The surgery recovery and bone spurs limited him to six starts in '84.  Hammaker made 29 starts in '85 but the Giants were pretty awful and he won just five games despite a league average performance.  

The '86 season was a wash as he missed the entire season with a shoulder injury and surgery to both knees.  He was fairly effective when he came back with ERAs between 3.58 - 3.76 over the next three years as he bounced from the rotation to the pen.

Hammaker's ERA rose over four in '90 and the Giants cut him loose in August.  He signed on with the Padres and pitched briefly for them at the end of '90 and one game in '91.  He sat out the '92 and '93 seasons recovering from Tommy John surgery.  

By the time '94 rolled around many had forgotten about the lefty, but Hammaker returned to the majors with the White Sox after some success with their AAA team.  Two scoreless outings in relief meant things were looking up.  The success helped land him a job in the Pale Hose pen in '95 as a lefty specialist but it didn't work out as he allowed nine runs in 6.1 innings.  Hammaker was released and retired from the game.

Flipside:  Three complete games within four weeks in the 1982 highlights!  This was actually was part of a stretch of 52.2 innings over six games.  At that point his arm fell off and the Giants trainers held it together the best they could with duct tape.  I joke, but of course it's hard to say if the workload did him in or not. but he wouldn't see that workload today.

Oddball:  Hammaker warned his five daughters not to date ballplayers but at least one didn't listen and married the Indians Yan Gomes anyway.

History:  Hammaker, whose mother is Japanese, was one of the first Asian-American players in the majors following Mike Lum and Lenn Sakata.  His career was derailed by injuries and unfortunately he is remembered by some for his All-Star game and postseason failures.  In the early 80's Hammaker's future looked bright but he is on a long list of player's who were let down by their health.

Monday, January 16, 2017

#341 Doug DeCinces California Angels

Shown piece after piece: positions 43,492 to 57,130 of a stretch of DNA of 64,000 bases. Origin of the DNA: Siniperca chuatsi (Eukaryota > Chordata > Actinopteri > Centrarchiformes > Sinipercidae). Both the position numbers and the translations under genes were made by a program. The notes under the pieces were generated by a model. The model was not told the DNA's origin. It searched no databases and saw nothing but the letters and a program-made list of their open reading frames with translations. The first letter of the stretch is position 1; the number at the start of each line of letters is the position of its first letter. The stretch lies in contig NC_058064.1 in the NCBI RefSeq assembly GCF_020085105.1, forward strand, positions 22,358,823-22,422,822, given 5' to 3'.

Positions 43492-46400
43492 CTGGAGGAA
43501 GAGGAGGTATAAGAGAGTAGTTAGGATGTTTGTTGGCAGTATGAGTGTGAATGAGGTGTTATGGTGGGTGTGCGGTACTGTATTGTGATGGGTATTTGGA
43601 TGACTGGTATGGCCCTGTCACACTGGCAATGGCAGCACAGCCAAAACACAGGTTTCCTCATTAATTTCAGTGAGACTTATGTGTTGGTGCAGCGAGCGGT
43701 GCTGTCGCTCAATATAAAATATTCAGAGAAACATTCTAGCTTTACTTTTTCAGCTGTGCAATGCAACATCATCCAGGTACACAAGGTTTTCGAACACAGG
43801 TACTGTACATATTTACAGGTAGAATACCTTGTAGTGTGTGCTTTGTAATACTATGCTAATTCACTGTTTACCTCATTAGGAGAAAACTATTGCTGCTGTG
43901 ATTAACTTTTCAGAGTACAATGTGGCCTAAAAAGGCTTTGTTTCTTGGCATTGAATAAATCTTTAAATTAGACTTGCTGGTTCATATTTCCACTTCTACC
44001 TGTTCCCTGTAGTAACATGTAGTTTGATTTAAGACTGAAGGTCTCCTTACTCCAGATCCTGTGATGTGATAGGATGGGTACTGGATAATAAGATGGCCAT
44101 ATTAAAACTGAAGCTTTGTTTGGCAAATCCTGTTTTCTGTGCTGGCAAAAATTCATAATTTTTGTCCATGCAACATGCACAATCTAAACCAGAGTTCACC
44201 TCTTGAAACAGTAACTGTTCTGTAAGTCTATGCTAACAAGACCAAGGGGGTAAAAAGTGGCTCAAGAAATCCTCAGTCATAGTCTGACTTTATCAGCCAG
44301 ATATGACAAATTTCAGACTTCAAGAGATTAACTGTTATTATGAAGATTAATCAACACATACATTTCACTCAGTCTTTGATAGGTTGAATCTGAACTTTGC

One of the more unique action shots in the set, Doug DeCinces is observed catching pop-up in the bright sunlight.  This is the veteran's ninth Topps card and his first as an Angel.

Player:  Doug DeCinces was an up and coming infielder with the Orioles at a time when they just didn't have room for him.  With future hall of famer Brooks Robinson at third, Mark Belanger at short, and Bobby Grich at second, the O's infield was crowded.  DeCinces had a cup of coffee in '73 and in a single major league game in '74 before sticking as a utility infielder in '75.

With Robinson now 39 years old, Decinces grabbed a bigger chunk of playing time in '76 and despite run-ins with manager Earl Weaver and Baltimore ownership, he eventually settled in at third base. Harsh treatment from Weaver and unfair comparisons to Robinson would plague him his entire stay in Baltimore.

DeCinces spent six years as a starter for the Orioles with his best season with them coming in 1978 when he clubbed 28 HR, slugged .526 and posted a 149 OPS+.  The rest of his Baltimore tenure, before and after, he never hit more than 19 HR or hit higher than .263.

Bookending Baltimore legends, DeCinces was sent packing after the 1981 season to make room for Cal Ripken at the hot corner.  Had the O's realized that Cal could be much more than adequate at short maybe they would have held on to DeCinces.  Instead they swapped him to California for Dan Ford.

DeCinces got a fresh start in California. A notoriously slow starter, he caught fire in the second half batting .340/.412/.653.  He finished the year with career highs in BA .301, 2B 42, HR 30, RBI as he won the Silver Slugger at thirdbase and finished third in MVP voting.

He spent the next six years with the Angels generating good but not always great numbers hitting 16 to 26 HR each year with 2 or 3 WAR seasons.  The Angels cut DeCinces at the tail end of the '87 season and he was picked up by the Cardinals.  He went 2 for 9 with the Redbirds to cap his MLB career.  He traveled to Japan to play one year for the Yakult Swallows.

Flipside:   DeCinces hit three home runs on 8-3-82 and three more on 8-8-82.  That seems the most impressive thing about his season and should have been at the bottom of this card.  Or maybe "Doug started August with 14 hits and 9 HR in 28 at bats." 

Oddball:  A very good bio on DeCinces tells me among other things that he broke his nose four times.

History:  I remember DeCinces as one of the veterans with the Angels who came close but didn't reach the World Series.  It wasn't until after he retired I realized he had been in the '79 World Series. In the fall classic DeCinces slugged a HR in his first WS bat but was 4 for his next 24 as the O's dropped the seven game series to the Pirates.
Then in California, DeCinces and the Halos were knocked out of the ALCS in '82 and '86 with both series going the distance.

Looking back at his career, I can't help but think that DeCinces never was able to live up to his full potential.  Injuries were certainly a factor as he played more than 140 games just four times.  All in all a very good career though.